Ultimate Strength Training Workout for Runners At Home
Have you been running for a while and don’t know what to do to get better at it? If you’re a runner, chances are you’ve thought about strength training but don’t know where to start. You’ve probably heard about cross-training, but you don’t know how to actually do it.
Or you might be ignoring strength training completely. This blog is for those who are still on the fence about doing strength workouts for their marathons/sprint training.
Why is strength training important for runners?
There are many benefits to strength training for runners, including improved fitness and running performance.
And you will look good, that is a good bonus as well.
It is indispensable to start strength training early in a runner’s training to get the most benefits.
Strength training should be progressed gradually as the runner’s strength and fitness increase. This method is known as progressive overload.
Strength work can prevent injuries by strengthening connective tissues and muscles.
It can improve neuromuscular coordination and stride efficiency, which can lead to increased speed. Strength work can also boost your maximal oxygen uptake, helping you run faster.
As per this study, doing low to high-intensity and plyometric exercises helped runners with their running economy. Running economy is measured using Vo2.
What type of strength training for runners is useful?
Per various studies like this one it is seen that a strength training program having low to high-intensity workouts, and plyometric movements done 2-3 times a week for 8-12 weeks provides a great running economy boost to middle and long-distance runners.
And another study done on runners shows that heavy strength training did not have much effect on running performance. But there were no negative effects as well.
However, if you opt for explosive strength training, then it can improve your running economy and overall running performance. This research done with ATR periodization shows a great enhancement in Vo2, endurance for runners.
So while some might believe that runners only need to focus on cardio, strength training is actually an important part of a runner’s workout routine.
But it seems that you can improve your long-distance running performance by doing a hybrid workout that includes running and strength training.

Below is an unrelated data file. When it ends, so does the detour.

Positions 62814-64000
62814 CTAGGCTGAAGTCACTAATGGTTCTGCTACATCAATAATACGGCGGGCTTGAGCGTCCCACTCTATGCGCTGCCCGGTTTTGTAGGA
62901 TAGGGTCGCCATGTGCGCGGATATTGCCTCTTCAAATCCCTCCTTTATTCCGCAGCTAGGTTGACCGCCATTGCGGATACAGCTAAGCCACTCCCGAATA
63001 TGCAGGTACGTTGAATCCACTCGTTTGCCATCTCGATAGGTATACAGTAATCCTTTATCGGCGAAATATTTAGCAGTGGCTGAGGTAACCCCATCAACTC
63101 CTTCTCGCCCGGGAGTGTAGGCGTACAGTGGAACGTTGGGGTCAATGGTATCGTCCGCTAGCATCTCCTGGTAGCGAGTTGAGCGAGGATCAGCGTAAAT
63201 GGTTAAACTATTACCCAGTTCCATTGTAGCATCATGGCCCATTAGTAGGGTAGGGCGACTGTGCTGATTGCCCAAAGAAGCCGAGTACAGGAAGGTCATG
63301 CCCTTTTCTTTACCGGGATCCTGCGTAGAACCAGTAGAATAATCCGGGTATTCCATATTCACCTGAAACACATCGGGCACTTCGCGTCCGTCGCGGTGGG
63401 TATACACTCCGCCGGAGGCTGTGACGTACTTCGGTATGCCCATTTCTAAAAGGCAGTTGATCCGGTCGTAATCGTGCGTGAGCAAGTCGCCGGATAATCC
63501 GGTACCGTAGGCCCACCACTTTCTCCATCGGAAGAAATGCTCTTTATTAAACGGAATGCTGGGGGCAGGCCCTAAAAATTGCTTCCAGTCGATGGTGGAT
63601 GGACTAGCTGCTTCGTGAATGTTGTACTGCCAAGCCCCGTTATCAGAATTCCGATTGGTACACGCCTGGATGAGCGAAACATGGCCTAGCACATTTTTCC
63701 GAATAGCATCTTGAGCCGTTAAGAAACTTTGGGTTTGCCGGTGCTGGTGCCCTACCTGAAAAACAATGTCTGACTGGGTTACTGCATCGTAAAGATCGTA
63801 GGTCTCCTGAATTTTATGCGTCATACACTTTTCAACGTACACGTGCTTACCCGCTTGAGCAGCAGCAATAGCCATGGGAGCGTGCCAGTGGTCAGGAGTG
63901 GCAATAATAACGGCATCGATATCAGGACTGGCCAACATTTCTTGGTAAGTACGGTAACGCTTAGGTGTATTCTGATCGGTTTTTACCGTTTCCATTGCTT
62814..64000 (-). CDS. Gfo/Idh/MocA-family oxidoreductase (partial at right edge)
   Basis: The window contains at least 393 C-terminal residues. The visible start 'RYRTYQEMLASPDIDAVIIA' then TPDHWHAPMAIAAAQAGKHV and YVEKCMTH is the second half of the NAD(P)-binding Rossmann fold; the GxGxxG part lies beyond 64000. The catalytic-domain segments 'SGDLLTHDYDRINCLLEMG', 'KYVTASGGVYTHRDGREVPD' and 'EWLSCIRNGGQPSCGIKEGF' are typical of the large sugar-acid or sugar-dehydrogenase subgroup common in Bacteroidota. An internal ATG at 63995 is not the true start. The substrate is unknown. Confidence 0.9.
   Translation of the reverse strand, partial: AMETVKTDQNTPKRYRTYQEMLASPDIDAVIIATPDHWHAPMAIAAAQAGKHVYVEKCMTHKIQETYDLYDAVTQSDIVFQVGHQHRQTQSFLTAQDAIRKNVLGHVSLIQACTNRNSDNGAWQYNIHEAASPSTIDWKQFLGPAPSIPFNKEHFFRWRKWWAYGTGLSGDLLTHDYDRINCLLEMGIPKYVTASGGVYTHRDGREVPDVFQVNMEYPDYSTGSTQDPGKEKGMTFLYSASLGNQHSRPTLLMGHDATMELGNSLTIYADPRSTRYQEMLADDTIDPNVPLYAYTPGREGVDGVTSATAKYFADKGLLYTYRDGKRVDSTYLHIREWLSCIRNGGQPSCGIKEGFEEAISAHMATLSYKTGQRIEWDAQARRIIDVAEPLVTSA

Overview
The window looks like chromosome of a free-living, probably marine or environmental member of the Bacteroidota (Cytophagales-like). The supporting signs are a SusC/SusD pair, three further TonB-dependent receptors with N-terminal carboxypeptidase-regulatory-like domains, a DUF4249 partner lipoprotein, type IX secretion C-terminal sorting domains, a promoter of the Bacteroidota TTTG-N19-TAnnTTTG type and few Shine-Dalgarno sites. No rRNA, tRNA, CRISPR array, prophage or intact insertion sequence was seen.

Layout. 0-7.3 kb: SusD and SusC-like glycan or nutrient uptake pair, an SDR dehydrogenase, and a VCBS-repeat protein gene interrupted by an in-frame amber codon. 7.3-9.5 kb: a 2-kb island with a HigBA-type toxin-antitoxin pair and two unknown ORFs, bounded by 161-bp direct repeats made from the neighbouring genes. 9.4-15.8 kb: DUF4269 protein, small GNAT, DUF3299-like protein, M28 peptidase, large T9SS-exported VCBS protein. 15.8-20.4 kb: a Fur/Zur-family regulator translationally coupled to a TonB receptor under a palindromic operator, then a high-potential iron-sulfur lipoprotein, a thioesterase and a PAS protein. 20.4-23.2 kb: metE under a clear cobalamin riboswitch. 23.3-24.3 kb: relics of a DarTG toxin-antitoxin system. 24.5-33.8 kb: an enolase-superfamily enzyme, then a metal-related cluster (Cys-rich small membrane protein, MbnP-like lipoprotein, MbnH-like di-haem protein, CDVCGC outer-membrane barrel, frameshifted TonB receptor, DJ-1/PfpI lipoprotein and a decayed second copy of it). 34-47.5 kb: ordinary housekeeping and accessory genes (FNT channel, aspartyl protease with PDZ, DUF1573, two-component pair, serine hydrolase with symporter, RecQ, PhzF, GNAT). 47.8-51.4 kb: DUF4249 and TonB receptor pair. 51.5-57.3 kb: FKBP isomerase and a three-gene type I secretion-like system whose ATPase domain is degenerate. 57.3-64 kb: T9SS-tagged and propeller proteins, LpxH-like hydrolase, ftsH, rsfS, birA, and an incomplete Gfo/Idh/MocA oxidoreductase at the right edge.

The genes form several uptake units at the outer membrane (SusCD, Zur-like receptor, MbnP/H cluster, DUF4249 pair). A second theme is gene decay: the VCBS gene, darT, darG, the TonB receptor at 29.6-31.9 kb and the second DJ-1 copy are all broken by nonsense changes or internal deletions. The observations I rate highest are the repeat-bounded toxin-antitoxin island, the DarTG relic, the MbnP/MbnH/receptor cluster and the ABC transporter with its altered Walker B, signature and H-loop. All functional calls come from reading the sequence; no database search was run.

A hybrid workout that combines intervals of running and strength training all in the same session. However, be careful not to overdo it as hybrid workouts can be quite demanding and may lead to injuries if you’re not careful.
ATR (Accumulation, Transformation, Realization) periodization with explosive strength training, plyometric training and running training works the best.
It can be really hard to set up a workout plan for yourself, thus you should consider talking to a personal trainer.
My Top Strength Training Exercises for Runners?
Here are the top strength training exercises that runners are often recommended to do apart from running.
- Walking Lunges
- Single-Leg Deadlifts
- Reverse Lunge
- Pistol Squats
- Glute Bridge
- Lying Superman
- Dive Bomber Push-ups
- Russian Twists
- Single Leg Lateral Jumps
- Fire Hydrants
What are the benefits of strength training for runners?
Strength training along with jumping exercises helps the runners with increasing their vo2, endurance and explosiveness.
Strength training can increase your metabolic rate
Strength training can help you burn more body fat and optimize your body composition for running. Strength training increases lean body mass, which affects your metabolic rate and helps you burn more calories. In addition, strength training can help improve your running economy by making your muscles more efficient at using oxygen.
Strength training can increase your speed
There are many benefits to strength training for runners, including increased speed. Strength training helps you to be stronger relative to your body weight, which in turn means you will have faster sprint times. Strength training can also improve sprint performance and be a key part of improving endurance performance.
Can boost your overall health